Let me start this by saying I prefer the Amazon Fire Stick over the Roku streaming device. I also prefer the Amazon fire stick over the 55” Roku Smart TV my hubby bought for himself for his birthday. Don’t get me wrong, the TCL Roku TV (Amazon affiliate link) is an impressive piece of technology, although too large for my liking.
What I do like about the TV is that it’s lightweight. The wall bracket (Amazon affiliate link) was at least 10 times heavier than the TV.
To make grandpa’s birthday gift complete, I purchased the Bose Solo 5 (Amazon affiliate link) soundbar and affixed it to the wall so he could have full-bodied sound to accompany the extremely large screen. Grandpa can now watch his games and have a near stadium experience while sitting in his comfy chair.
Here’s What I Don’t Like about Roku TV
It’s not very friendly. It appears the Roku TV doesn’t like to play with other devices. It seems to only like its own Roku soundbar. I attempted to connect the Bose soundbar to the TV via Bluetooth and it wouldn’t accept it.
Since it wouldn’t pair, I had to connect via hardwire. I used the optical cable to connect the soundbar to the TV.
After connecting the soundbar, I was disappointed that it didn’t give the full Bose sound. For a Bose speaker of that size, I expected a robust room-filling sound of beautiful highs and lows that Bose speakers are known for. Instead, the sound was rather flat. So much so that I continually attempted to adjust the bass to add more body to the sound, to no avail.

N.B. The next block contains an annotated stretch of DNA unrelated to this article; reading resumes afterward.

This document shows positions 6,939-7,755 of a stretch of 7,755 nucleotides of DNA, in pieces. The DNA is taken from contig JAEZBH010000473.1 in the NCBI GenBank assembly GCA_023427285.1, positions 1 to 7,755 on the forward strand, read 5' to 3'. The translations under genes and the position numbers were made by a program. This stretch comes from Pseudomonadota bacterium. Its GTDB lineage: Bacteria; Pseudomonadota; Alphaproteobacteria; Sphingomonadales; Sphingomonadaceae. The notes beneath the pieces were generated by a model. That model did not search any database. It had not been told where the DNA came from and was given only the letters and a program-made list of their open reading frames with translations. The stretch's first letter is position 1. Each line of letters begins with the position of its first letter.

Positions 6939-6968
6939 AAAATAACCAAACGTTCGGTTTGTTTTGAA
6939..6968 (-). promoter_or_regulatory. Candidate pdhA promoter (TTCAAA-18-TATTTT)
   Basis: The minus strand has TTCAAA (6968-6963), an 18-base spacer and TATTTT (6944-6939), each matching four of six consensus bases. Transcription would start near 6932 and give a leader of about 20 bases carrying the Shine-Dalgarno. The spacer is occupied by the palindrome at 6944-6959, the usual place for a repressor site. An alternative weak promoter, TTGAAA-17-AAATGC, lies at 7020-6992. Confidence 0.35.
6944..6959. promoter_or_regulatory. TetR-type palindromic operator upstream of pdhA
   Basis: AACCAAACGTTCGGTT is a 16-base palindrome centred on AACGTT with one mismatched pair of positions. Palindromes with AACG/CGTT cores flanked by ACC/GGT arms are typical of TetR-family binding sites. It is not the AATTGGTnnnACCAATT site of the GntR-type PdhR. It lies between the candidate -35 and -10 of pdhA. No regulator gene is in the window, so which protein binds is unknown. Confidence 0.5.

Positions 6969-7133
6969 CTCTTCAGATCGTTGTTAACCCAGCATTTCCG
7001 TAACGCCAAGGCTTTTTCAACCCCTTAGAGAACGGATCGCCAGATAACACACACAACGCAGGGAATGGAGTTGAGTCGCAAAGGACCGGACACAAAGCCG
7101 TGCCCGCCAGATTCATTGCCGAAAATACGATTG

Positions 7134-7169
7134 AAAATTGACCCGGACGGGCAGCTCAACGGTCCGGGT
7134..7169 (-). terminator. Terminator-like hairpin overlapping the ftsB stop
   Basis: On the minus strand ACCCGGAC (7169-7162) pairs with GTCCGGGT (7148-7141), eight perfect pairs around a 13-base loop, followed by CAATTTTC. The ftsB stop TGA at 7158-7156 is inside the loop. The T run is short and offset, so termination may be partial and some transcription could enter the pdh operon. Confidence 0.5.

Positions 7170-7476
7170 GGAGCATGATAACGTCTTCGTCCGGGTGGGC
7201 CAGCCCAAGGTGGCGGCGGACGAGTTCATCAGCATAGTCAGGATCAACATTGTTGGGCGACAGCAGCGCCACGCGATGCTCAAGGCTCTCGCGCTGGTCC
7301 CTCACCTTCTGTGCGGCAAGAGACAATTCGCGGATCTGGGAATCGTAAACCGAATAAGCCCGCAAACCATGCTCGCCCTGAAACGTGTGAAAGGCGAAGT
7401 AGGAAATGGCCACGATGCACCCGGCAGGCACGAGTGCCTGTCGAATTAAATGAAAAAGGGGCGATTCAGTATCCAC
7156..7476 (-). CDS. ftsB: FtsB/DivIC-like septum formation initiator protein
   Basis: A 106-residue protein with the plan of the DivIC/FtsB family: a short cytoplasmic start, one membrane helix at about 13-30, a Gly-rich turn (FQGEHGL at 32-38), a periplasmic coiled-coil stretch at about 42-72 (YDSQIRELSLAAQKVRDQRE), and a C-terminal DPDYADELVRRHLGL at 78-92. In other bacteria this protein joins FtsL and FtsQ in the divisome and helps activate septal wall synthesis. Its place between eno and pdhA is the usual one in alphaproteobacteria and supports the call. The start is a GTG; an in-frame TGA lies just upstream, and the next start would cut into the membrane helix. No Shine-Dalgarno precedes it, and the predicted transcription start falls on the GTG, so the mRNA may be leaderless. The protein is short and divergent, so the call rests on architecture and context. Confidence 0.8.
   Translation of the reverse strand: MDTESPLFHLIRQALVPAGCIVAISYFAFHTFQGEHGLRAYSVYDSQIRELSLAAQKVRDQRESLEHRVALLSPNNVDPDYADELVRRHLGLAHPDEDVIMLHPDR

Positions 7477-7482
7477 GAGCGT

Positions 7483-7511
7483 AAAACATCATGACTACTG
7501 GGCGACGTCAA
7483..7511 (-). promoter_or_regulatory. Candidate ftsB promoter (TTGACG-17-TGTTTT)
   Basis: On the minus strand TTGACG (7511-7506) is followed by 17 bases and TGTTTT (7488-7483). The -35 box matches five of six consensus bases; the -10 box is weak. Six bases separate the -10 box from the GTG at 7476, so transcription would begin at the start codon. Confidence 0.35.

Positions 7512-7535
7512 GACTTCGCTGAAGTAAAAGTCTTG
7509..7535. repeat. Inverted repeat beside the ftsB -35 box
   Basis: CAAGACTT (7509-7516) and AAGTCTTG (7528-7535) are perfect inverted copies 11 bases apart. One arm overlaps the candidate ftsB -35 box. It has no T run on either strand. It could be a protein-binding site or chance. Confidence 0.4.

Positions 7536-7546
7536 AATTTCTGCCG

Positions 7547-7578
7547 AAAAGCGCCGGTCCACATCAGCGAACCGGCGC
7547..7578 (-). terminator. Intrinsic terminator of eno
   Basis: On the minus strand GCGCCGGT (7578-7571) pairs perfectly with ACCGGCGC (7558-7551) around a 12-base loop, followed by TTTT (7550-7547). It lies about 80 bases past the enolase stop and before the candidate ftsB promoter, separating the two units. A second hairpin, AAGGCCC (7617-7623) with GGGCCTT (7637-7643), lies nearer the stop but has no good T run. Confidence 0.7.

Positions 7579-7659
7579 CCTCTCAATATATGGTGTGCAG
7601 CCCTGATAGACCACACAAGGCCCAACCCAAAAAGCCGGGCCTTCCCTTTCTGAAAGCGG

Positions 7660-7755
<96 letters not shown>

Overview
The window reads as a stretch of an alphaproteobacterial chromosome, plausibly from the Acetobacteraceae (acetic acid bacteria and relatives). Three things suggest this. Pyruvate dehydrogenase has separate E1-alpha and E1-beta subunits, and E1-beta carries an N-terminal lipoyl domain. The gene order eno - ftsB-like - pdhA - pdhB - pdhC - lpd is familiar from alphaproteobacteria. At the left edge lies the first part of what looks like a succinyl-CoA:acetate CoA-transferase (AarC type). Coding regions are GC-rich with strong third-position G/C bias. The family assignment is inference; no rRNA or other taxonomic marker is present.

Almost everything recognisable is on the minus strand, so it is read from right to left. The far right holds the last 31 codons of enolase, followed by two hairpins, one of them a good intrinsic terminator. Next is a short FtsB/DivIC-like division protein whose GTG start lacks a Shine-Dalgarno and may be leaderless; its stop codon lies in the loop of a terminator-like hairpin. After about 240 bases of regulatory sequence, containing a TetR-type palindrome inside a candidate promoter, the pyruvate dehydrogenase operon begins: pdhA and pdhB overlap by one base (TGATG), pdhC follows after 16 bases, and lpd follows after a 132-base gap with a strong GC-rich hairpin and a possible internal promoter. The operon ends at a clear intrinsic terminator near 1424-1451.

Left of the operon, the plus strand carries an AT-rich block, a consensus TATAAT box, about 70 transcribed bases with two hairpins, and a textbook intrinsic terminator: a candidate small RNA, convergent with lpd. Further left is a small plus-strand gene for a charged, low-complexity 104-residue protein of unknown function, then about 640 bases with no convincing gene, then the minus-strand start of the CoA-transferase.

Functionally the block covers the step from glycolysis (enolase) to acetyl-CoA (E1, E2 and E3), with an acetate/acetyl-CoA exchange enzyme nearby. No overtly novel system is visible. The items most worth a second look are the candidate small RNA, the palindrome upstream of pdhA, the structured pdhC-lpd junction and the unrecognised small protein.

I also wasn’t crazy about the picture. When we first turned on the TV we were amazed at the size of the thing. After adjusting the settings to share as little personal information as possible, I started looking at it for what it was…a big TV. As such, I expected a certain vibrant real-life picture quality. Instead, I kept feeling like the display needed tweaking to make it more vibrant. Don’t get me wrong, the picture was acceptable, but it just wasn’t as sharp nor as vibrant as I was used to.
Correcting the Roku TV Sound and Display
Imagine my surprise when I found a simple solution to the Bluetooth pairing and the just ok picture display. All I had to do was access the Amazon Firestick via one of the TV’s HDMI ports. The Amazon Fire Stick gave me the option to connect the speakers via Bluetooth. I was pleased to finally hear the full sound range capacity of the Bose speaker.
The Amazon Fire Stick also fixed the less than stellar picture. The TV screen is now sharp, clear and vibrant.
After connecting to Hulu through the fire stick, I only asked one question, “Why didn’t we get an Amazon Fire TV instead?”
Streaming Devices on Smaller TVs
I guess I shouldn’t be surprised, but I had the exact same experience on one of our smaller TVs. The 32-inch Samsung is equipped with both the Roku and Amazon streaming devices. While watching TV through the Roku, the picture quality was good, but not great. Also, the Roku didn’t allow me to connect speakers via Bluetooth.
When I switched streaming devices and watched TV using the Amazon Fire Stick it was a different experience. The picture was clear and vibrant, and I was able to enjoy full sound through the Bluetooth speaker (a smaller Bose #affiliate link#).
Another TV Purchase
When I watch a movie, I want a great picture and good sound. I want to feel like I’m a part of the movie. For me, the Amazon Firestick (when working properly), gives me a better movie experience than the Roku. Having said that, my husband is happy with his purchase, so my critique doesn’t amount to a hill of beans. However, if I were to buy another TV (which I’m not), it wouldn’t be a Roku TV.
This is just one grandma’s opinion.